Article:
As the old saying goes: A chain (or in this case, a team) is only as strong as its weakest link.
One of my favorite characteristics of this year's version of the Florida Gators basketball team is that there really isn't a weak link. There are always five players on the floor who can contribute in some way. Whether Patric Young is backing an opponent off the court to set up a soft baby hook shot, or Kenny Boynton is draining threes, or Scottie Wilbekin is dribbling his way past a full court press, every player has his niche that keeps the Gator train chugging along.
Simply put, he can do everything (aside from dribble, and who needs him to do that when Boynton and Wilbekin are among the best in the country at ball handling?).
For starters, Murphy is by far the Gators' most accurate outside shooter. He's nailed 36 of 76 threes for an incredible 47.4 percent clip. Florida's next best shooter is Michael Frazier, at 41.2 percent, and the next best after Frazier is Wilbekin, who checks in at 40.2 percent.
By just reading that statistic, you would think Murphy is a small shooting guard who gets the majority of the shots, and that's it. He's actually Florida's Mr. Everything.
In addition to being the Gators' best outside threat, Murphy is a 6'10" forward who has pulled down 80 rebounds this year (only Young and Will Yeguete have more), he shoots about .64% from inside the three point line, and teams know not to foul him: he shoots a shade underneath 82 percent from the foul line (18-22 on the year)
The stats on paper look impressive, but there's always an answer for everything on paper. It's easy to say, "Guard him tight", but remember, Florida has four other players who can score at will, too. The Gators are an excellent ball moving team. They are not afraid to swing it around the perimeter four or five times per possession to find an open man. This forces defenses to constantly rotate, and will tire them out, which is great for numerous obvious reasons, and, eventually, somebody is going to be left wide open for a three because the defense can't get to him in time. Even worse, the defense is going to be out of position to get the rebound, meaning somebody can stroll in from the outside, time his jump right, and get the board. More often than not, that somebody is Erik Murphy.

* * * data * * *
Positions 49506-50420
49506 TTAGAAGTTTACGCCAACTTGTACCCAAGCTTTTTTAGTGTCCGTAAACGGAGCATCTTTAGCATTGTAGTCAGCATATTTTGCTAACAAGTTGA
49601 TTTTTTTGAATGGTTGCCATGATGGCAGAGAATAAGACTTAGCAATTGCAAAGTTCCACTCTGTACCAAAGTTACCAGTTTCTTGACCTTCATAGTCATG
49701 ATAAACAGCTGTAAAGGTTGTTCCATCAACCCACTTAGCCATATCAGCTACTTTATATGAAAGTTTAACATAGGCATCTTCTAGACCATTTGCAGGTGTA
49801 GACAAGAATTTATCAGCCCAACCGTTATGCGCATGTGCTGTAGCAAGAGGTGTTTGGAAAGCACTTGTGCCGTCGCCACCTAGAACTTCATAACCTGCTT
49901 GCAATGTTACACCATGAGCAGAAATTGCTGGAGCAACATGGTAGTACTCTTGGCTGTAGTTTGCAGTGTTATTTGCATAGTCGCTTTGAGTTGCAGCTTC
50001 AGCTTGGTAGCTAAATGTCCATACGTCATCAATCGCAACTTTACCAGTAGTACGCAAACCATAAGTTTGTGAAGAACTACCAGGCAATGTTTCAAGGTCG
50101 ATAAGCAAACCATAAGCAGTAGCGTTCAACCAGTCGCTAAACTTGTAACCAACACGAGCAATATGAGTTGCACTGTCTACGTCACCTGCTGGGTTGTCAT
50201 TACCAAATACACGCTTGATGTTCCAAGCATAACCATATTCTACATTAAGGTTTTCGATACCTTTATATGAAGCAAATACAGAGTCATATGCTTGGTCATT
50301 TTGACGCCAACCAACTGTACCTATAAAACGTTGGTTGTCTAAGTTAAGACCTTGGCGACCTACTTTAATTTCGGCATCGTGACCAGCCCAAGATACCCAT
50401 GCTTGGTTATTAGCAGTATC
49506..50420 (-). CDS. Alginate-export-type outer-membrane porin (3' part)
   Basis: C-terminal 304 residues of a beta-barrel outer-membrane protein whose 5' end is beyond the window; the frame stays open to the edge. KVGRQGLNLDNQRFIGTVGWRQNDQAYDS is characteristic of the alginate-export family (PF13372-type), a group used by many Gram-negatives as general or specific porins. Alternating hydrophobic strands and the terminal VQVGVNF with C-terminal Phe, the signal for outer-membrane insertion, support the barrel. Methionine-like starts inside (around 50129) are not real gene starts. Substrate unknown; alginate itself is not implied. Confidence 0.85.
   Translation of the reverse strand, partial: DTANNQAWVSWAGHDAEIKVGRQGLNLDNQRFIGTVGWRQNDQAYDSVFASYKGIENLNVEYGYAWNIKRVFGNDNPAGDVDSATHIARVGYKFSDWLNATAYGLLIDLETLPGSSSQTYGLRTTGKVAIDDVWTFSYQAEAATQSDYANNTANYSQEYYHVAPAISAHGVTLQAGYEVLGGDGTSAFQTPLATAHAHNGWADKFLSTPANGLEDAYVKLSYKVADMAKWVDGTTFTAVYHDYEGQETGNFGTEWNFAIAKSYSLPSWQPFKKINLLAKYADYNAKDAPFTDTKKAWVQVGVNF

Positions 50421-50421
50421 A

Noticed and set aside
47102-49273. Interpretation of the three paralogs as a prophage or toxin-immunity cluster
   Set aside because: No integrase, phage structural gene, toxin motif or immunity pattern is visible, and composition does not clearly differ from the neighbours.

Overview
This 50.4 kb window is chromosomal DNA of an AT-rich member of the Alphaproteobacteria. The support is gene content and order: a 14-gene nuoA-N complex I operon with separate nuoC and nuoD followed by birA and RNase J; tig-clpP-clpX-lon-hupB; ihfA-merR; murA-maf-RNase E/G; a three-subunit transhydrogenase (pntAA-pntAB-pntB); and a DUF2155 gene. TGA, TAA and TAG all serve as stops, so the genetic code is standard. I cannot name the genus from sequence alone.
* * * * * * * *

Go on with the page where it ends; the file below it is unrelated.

The bottom line is that there's no surefire way to stop Murphy. Overplay him outside, and he will sneak inside, where he shoots 64 percent and has the height to get his own miss, which he has done quite often. Leave him out there, and he will make almost half of his threes. Foul him anywhere along the way and make him "earn" his points from the foul line, and he will do that too.
There's nobody on the Gators, and few in college basketball, who can check off all four of those. Patric Young is a big inside force, can score easily and gets lots of rebounds, but he can't shoot free throws or threes like Murphy. Kenny Boynton, Scottie Wilbekin and Mike Rosario can make free throws and threes, and they can score inside, but none can rebound like Murphy can.
On a team in which everybody contributes something to victory, Murphy contributes lots of different things, yet he isn't flashy enough to garner national attention or even special coverage. In other words, in the eyes of other teams, Murphy is good, but not great, which, paradoxically is better.
Teams don't want to waste time preparing for all the different ways Murphy can hurt them? OK, fine with me -- and Billy Donovan. Hope to see you in late March.